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My abstract paintings are a way for me to both process and articulate my experience of living in a South African landscape. I work in layers, much like a landscape: instead of layers of rock, sand and vegetation I work in layers of lines and gestures. I like the tension between matt and shiny, thick and thinly applied paint: all inhabiting the same picture. I often compare my process to a cross section of a landscape: one where layers and layers of sediment have accumulated over years and result in a landscape which we could potentially inhabit. The only difference is, that in my work you are looking at the cross section of the landscape from above as if you are looking through a watery surface downwards.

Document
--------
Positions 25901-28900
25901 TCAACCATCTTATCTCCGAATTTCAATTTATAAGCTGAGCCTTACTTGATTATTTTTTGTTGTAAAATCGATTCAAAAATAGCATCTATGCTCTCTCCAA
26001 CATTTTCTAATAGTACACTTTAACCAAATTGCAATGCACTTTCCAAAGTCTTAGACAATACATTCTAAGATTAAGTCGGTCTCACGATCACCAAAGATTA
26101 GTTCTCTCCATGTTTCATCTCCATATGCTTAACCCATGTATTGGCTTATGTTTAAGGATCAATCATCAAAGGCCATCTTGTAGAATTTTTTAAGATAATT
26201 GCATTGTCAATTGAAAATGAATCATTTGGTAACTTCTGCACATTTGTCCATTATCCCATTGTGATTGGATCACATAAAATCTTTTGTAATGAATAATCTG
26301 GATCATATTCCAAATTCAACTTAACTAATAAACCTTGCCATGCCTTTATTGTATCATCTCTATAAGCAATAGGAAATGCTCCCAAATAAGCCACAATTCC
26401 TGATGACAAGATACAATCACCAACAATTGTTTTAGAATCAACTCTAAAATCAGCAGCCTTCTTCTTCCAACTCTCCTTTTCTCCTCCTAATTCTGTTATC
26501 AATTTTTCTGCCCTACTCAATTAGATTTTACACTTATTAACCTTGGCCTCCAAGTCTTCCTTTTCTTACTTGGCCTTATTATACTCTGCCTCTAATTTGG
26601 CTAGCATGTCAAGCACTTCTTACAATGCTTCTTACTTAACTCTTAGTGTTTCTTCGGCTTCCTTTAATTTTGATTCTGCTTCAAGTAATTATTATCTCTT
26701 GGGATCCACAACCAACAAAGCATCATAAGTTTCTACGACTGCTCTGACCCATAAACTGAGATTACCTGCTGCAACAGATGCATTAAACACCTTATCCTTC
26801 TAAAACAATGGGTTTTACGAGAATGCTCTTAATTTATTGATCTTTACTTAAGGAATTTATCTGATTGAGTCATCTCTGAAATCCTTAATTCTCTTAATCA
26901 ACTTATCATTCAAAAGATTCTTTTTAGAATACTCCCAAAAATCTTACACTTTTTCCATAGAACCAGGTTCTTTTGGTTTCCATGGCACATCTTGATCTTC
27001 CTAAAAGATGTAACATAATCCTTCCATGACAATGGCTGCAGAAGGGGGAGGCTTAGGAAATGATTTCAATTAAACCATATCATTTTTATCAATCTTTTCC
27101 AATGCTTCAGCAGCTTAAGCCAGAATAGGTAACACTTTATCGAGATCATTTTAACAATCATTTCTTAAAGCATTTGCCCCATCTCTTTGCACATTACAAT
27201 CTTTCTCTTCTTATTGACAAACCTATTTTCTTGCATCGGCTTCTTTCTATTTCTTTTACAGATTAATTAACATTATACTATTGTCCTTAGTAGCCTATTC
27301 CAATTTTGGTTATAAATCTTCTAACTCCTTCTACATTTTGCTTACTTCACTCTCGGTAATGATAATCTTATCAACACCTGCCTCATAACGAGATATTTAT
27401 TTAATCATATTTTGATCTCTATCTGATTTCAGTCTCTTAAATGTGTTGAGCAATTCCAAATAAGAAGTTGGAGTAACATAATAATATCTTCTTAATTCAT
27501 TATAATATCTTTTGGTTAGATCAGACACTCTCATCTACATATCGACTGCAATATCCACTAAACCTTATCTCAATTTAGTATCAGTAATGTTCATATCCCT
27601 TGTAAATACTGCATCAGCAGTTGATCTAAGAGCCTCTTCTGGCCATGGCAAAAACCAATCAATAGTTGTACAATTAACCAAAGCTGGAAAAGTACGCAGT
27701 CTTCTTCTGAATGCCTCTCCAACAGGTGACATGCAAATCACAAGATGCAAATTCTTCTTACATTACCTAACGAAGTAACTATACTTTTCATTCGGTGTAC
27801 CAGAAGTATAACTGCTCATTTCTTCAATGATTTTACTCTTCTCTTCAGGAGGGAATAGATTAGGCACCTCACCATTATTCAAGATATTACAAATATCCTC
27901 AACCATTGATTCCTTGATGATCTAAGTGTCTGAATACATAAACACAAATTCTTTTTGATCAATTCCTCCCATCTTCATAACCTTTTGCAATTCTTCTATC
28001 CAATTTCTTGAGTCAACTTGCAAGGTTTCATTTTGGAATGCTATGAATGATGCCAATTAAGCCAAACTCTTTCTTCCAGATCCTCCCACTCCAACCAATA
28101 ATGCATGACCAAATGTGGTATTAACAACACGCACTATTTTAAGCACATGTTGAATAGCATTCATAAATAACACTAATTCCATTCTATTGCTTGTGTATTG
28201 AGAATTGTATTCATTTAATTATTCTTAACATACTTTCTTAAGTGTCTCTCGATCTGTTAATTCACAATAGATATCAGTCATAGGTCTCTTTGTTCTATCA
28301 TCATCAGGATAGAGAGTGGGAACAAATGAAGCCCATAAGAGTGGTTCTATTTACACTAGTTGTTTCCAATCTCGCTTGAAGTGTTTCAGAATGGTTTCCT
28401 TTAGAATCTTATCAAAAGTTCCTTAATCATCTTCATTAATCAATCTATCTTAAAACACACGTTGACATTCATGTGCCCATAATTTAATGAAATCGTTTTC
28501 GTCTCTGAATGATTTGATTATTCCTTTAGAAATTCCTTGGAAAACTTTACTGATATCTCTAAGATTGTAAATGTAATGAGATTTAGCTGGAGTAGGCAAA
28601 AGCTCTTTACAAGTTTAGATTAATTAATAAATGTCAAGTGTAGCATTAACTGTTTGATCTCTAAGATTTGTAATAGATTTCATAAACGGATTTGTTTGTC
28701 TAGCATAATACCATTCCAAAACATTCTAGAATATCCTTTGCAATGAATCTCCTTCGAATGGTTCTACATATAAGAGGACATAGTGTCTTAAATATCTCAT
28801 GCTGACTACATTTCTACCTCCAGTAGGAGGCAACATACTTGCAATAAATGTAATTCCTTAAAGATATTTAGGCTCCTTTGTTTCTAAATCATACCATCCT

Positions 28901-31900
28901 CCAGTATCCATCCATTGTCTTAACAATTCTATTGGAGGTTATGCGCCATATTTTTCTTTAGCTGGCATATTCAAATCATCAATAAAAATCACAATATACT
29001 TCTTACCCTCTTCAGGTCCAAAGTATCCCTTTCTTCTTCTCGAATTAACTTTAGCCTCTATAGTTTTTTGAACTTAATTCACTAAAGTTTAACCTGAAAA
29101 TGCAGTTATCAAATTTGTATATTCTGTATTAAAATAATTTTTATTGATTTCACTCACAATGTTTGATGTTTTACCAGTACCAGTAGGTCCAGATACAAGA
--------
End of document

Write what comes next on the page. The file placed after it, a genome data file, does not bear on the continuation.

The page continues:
In the process of layering I become aware of that which we see and that which we don’t. This is a process that I play with during the painting of the artwork. I make conscious choices about what I leave visible and what I cover in the process of painting. The word ‘palimpsest’ comes to mind here. And I do think my work does function as a palimpsest of sorts, but a palimpsest made visible and not hidden from the world (as I find they often are).
Colour is also a crucial facet to my abstract painting process. I believe that my usage of colour communicates the endless possibilities and combinations that landscapes could have as I often use a different palette with a similar lines and shapes. Colour (or rather how I use it in my work) alludes to how we can transform our world and how we experience it with our perceptions of it.
I like to think that I am creating new environments and experiences that sing with the vibrancy and dynamism of my immediate context. I see my artwork as an open invitation to the viewer to immerse themselves in a plethora of lines and shapes and emerge with a song in your head and a jump in your step.